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NY L87010

September 8, 2005

MAR-2 RR:NC:N1:113 L87010


Mr. Harold Averill
Corrigan Dispatch Company
Box 3610
1350 Cheers Boulevard
Brownsville, TX 78523-3610


Dear Mr. Averill:

This is in response to your letter dated May 17, 2005, on behalf of Ideal Division of Epicor Industries, requesting a ruling on the country of origin marking requirements for an imported article, which is processed in a NAFTA country prior to being imported into the U.S. You have also requested the classification of the finished product.

The merchandise is a No-Hub Coupling, made of a corrugated, stainless steel sleeve, two hose clamps and a rubber gasket. The article is designed to connect hose or pipe. Your letter describes a process of assembly of six pieces. Each hub coupling is assembled in Mexico from components of US origin and a gasket of Chinese origin. First, the hose clamps are assembled by joining the screw closure mechanisms to the preslotted bands. Second, the clamps are attached to the pre-cut corrugated stainless steel sleeve by a rivet. Third, the neoprene gasket is inserted into the metal sleeve. The merchandise is marked “Mexico” on the hose clamp.

The applicable subheading for the coupling will be 7326.90.8587, Harmonized Tariff Schedule of the United States (HTS), which provides for other articles of iron or steel, other. The rate of duty will be 2.9 percent ad valorem.

In your letter, you recommend that the hub coupling be marked “Mexico.” You also note that, to conform to ASTM requirements, the gasket is marked “Made in China.” However, country-of-origin marking for Customs purposes is controlled exclusively by the marking statute, section 304, Tariff Act of 1930, as amended (19 U.S.C. 1304). This statute provides that, unless excepted, every article of foreign origin (or its container) imported into the U.S. shall be marked in a conspicuous place as legibly, indelibly and permanently as the nature of the article (or its container) will permit, in such a manner as to indicate to the ultimate purchaser in the U.S. the English name of the country of origin of the article. Part 134, Customs Regulations (19 CFR Part 134) implements the country of origin marking requirements and exceptions of 19 U.S.C. 1304.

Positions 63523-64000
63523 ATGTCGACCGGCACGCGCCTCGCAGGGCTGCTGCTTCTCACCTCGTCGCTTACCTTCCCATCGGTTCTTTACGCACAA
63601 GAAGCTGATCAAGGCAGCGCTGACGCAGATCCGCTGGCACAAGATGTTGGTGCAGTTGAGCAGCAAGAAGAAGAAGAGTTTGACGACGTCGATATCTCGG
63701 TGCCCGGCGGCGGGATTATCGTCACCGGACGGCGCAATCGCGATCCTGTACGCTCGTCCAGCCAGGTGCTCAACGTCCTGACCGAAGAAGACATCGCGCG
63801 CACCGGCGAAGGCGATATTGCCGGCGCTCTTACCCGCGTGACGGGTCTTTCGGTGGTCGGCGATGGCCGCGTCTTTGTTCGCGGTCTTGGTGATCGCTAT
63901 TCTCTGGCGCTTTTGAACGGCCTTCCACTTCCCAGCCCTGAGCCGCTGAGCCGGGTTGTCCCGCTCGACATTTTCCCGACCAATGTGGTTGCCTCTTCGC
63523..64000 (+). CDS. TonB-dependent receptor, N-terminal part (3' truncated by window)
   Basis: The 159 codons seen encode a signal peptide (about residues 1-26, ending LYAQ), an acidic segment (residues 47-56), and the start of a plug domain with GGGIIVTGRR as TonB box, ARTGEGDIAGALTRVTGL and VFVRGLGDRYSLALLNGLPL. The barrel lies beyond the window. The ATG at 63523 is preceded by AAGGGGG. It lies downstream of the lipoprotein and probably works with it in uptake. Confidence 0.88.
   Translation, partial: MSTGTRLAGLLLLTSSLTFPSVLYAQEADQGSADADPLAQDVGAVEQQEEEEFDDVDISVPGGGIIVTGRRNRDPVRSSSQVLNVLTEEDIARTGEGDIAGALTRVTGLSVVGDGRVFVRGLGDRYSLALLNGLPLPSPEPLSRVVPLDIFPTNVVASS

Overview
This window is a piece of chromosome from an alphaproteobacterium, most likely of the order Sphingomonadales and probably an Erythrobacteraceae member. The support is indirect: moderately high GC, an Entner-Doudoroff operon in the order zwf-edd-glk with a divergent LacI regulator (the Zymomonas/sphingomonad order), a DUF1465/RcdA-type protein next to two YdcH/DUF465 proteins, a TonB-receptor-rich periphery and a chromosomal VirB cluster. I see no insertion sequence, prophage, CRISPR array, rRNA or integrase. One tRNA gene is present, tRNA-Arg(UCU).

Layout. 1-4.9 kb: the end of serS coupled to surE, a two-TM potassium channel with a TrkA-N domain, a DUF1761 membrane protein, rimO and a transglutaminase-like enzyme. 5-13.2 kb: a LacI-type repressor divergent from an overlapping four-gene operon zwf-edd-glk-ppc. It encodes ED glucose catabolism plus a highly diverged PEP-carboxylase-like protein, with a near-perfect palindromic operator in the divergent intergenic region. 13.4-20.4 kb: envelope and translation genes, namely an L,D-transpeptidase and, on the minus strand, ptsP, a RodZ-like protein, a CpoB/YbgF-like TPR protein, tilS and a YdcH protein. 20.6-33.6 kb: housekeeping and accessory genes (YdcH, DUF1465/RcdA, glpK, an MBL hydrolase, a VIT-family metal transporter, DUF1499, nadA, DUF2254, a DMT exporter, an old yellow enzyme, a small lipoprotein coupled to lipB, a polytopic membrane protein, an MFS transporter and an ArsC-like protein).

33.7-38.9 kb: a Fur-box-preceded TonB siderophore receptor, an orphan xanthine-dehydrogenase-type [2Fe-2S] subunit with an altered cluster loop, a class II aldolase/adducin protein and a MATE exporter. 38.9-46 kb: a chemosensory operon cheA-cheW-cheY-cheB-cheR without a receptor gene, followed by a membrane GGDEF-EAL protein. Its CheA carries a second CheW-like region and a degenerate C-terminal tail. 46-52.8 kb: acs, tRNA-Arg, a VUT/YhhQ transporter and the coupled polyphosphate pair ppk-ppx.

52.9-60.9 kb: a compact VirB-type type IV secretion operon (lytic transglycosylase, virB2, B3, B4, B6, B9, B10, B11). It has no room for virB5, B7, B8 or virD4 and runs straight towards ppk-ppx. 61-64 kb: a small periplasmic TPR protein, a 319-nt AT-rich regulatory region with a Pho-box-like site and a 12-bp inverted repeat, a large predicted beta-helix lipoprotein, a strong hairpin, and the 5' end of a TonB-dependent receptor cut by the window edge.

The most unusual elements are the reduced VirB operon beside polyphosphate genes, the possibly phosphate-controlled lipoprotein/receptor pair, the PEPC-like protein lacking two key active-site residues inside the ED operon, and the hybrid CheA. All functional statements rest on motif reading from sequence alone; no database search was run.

Section 134.1(j) of the regulations, provides that the "NAFTA Marking Rules" are the rules promulgated for purposes of determining whether a good is a good of a NAFTA country. Section 134.1(g) of the regulations, defines a "good of a NAFTA country" as an article for which the country of origin is Canada, Mexico or the United States as determined under the NAFTA Marking Rules. Section 134.45(a)(2) of the regulations, provides that a "good of a NAFTA country" may be marked with the name of the country of origin in English, French or Spanish.

The merchandise is a hub coupling, consisting, in its imported condition, of a corrugated steel sleeve, two steel clamps and a neoprene gasket. The clamps are assembled in Mexico from US-origin parts; the sleeve is US origin; the neoprene gasket is Chinese origin. When assembled, the Chinese marking is completely concealed within the hub coupling.

Part 102 of the regulations, sets forth the "NAFTA Marking Rules" for purposes of determining whether a good is a good of a NAFTA country for marking purposes. Section 102.11 of the regulations, sets forth the required hierarchy for determining country of origin for marking purposes.

On the basis of the information provided, for country of origin marking purposes, the country of origin of the hub couplings is Mexico. The question is whether the marking “Made in China” on the gasket invokes 19 CFR 134.46, which provides, “in any case in which . . . the name of any foreign country or locality other than the country or locality in which the article was manufactured or produced appear on an imported article or its container, and those words, letters or names may mislead or deceive the ultimate purchaser as to the actual country of origin of the article, there shall appear legibly and permanently in close proximity to such words, letters or name, and in at least a comparable size, the name of the country of origin preceded by ‘Made in,’ ‘Product of,’ or other words of similar meaning.”

In HQ 735368 of June 30, 1994, on the marking of bicycles assembled from parts from various countries, Customs held:

The prominent display of country names, other than Taiwan on the components, could be very confusing and misleading to the ultimate purchasers of the bicycles. If these markings on the components are not visible after the final assembly of the bicycle by the retailer then the problem is resolved and no further marking would be needed [emphasis supplied]. However, if the marking on the components remains visible after final assembly by the retailer, then an additional marking clarifying the origin of the bicycle would be necessary.

In this case, the sleeve of the finished hub conceals the marking “Made in China”. We conclude that this marking would not be considered to mislead or to deceive the ultimate consumer.

This ruling is being issued under the provisions of Part 181 of the Customs Regulations (19 CFR Part 181).

A copy of the ruling or the control number indicated above should be provided with the entry documents filed at the time this merchandise is imported. If you have any questions regarding the ruling, contact National Import Specialist James Smyth at 646-733-3018.

Should you wish to request an administrative review of this ruling, submit a copy of this ruling and all relevant facts and arguments within 30 days of the date of this letter, to the Director, Commercial Rulings Division, Headquarters, Bureau of Customs and Border Protection, 1300 Pennsylvania Ave. N.W., Washington, D.C. 20229.


Robert B. Swierupski

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